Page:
"Let's be honest, people are equally if not more concerned about the kind not cronyism they hear about over at the White House," said the minority leader. "The ... important question at this point is whether the executive branch is willing to play by the same rules."
The pending STOCK Act, designed to affirm that it is illegal for lawmakers to engage in illegal insider trading, has been stalled in the Senate chamber for three days in part because of a disagreement over a number of proposed amendments, including several offered by Republicans that would extend the law's reporting requirements to White House officials.
McConnell and other Republicans have pointed out that officials in the executive branch also have access to privileged information that could be improperly used for personal enrichment.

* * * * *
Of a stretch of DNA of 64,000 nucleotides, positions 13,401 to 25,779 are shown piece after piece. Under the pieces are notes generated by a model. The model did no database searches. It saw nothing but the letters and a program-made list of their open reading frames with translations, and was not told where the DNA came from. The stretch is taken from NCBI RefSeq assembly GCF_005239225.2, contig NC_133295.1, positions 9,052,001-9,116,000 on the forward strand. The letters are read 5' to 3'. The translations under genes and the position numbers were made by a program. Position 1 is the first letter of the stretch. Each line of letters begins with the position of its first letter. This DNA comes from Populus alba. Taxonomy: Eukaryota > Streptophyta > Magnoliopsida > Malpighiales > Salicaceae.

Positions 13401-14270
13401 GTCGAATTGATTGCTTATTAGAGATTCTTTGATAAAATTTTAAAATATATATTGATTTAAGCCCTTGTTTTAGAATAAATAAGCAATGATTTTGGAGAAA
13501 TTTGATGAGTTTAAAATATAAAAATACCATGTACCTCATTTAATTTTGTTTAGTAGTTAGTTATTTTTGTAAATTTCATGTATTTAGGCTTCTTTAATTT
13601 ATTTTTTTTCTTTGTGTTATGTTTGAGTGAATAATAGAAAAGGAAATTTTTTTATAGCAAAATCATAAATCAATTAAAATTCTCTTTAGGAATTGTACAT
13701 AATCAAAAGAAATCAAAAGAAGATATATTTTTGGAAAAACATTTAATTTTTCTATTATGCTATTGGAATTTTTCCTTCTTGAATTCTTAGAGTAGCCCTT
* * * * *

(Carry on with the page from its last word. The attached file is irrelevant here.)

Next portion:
"Shouldn't the president's chief of staff be held to the same standard as a legislative director to a freshman senator?" he asked.
Sen. Barbara BoxerBarbara BoxerFeinstein to hold campaign fundraisers, a hint she'll run again Becerra formally nominated for Calif. attorney general 10 freshmen to watch in the new Congress MORE (D-Calif.) on Wednesday fought back against some Republican proponents of extending the law to cover the White House, saying it was important that Congress first set the example by cleaning up its own act.
There have been no visible signs of progress on the STOCK Act in the Senate since Monday, when the bill cleared its first procedural hurdle by a vote of 93-2.